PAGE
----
Resistance to medical therapy of gastric ulcers in rheumatic disease patients taking aspirin
- Cite this article as:
- O'Laughlin, J.C., Silvoso, G.K. & Ivey, K.J. Digest Dis Sci (1982) 27: 976. doi:10.1007/BF01391742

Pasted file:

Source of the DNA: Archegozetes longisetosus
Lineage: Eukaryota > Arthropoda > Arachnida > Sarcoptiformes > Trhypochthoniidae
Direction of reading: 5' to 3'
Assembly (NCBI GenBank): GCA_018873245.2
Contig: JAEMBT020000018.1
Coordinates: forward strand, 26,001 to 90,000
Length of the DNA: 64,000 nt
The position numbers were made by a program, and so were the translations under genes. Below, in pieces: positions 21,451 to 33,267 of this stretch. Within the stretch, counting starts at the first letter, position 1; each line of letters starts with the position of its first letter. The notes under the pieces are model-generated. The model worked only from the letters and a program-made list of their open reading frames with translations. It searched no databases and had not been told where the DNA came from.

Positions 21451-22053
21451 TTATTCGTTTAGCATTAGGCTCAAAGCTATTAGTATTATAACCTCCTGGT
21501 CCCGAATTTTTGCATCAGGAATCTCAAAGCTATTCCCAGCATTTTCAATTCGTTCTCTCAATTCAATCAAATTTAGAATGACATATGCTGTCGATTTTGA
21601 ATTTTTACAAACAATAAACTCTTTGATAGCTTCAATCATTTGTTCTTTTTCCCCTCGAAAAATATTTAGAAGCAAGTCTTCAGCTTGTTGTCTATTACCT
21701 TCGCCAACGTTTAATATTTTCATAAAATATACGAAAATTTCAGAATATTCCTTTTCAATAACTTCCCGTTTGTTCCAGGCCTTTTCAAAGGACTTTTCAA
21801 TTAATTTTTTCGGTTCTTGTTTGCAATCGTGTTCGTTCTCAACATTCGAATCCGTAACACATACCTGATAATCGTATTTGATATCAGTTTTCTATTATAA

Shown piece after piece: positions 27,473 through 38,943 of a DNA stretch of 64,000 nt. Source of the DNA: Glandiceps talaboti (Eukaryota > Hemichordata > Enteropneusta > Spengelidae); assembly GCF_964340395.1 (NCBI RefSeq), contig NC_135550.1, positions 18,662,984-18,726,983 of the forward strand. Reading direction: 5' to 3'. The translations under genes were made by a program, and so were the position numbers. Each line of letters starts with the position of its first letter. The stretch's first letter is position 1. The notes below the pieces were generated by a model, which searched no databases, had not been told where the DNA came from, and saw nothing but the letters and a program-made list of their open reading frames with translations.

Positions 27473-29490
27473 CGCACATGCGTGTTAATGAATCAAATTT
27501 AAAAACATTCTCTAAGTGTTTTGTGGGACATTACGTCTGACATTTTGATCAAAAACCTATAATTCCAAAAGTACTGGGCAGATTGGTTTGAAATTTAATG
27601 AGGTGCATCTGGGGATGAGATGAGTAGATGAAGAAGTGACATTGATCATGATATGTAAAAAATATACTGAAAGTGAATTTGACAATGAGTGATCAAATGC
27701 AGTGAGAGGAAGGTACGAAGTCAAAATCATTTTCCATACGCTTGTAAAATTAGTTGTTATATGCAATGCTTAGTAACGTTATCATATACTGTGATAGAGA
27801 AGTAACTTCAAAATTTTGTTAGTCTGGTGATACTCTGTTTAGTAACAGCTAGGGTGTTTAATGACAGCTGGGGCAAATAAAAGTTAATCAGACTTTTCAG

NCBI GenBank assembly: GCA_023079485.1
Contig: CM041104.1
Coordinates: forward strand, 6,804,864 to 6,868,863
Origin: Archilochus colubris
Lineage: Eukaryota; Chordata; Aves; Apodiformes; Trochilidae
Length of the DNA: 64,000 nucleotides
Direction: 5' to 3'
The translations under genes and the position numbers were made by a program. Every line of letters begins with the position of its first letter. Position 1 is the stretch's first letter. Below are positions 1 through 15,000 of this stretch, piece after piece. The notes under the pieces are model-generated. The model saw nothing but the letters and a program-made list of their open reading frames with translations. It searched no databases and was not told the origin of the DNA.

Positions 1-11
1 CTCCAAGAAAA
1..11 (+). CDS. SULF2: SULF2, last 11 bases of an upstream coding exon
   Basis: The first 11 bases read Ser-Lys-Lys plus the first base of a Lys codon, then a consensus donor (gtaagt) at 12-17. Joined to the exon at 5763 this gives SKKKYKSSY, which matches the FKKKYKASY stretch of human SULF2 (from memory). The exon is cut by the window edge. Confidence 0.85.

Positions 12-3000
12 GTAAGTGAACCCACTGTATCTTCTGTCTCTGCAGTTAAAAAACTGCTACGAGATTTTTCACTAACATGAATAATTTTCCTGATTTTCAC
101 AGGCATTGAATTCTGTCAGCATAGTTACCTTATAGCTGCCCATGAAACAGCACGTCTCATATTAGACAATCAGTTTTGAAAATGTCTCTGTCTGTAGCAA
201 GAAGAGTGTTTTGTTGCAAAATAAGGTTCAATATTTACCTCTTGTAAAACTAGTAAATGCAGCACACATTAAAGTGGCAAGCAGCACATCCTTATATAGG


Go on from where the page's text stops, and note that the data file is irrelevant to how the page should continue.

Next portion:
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Little is known about healing or recurrence of aspirin-induced gastric ulcers if aspirin intake is continued. A double-blind controlled study compared cimetidine plus antacids as needed (prn) with placebo plus prn antacids in healing aspirin-associated gastric ulcers during continued salicylate ingestion in 18 rheumatic disease patients over a 2-month period. Healing occurred in 44% of the placebo and 56% of the cimetidine-treated patients (P>0.05). Subjects in both groups ingested potentially therapeutic doses of antacid. Ulcer size had an effect on healing rate, irrespective of treatment. Ninety percent of gastric ulcers<0.5 cm in diameter healed in 2 months but only 25% of ulcers>0.5 cm. Six of seven patients with unhealed ulcers at 2 months eventually healed medically at intervals of 6–26 months. Of 11 patients managed medically and followed endoscopically for a mean of 15 months after healing, only one had a recurrent ulcer. In conclusion, placebo and antacid therapy were as effective as cimetidine and antacids in healing ulcers over a 2-month period. In spite of continued aspirin intake, most benign gastric ulcers <0.5 cm in diameter heal medically in two months. Aspirin-induced ulcers≥1 cm in diameter are relatively resistant to therapy but can be healed with prolonged cimetidine and antacid treatment; once healed, recurrence rate is low with prophylactic therapy even with continued aspirin intake.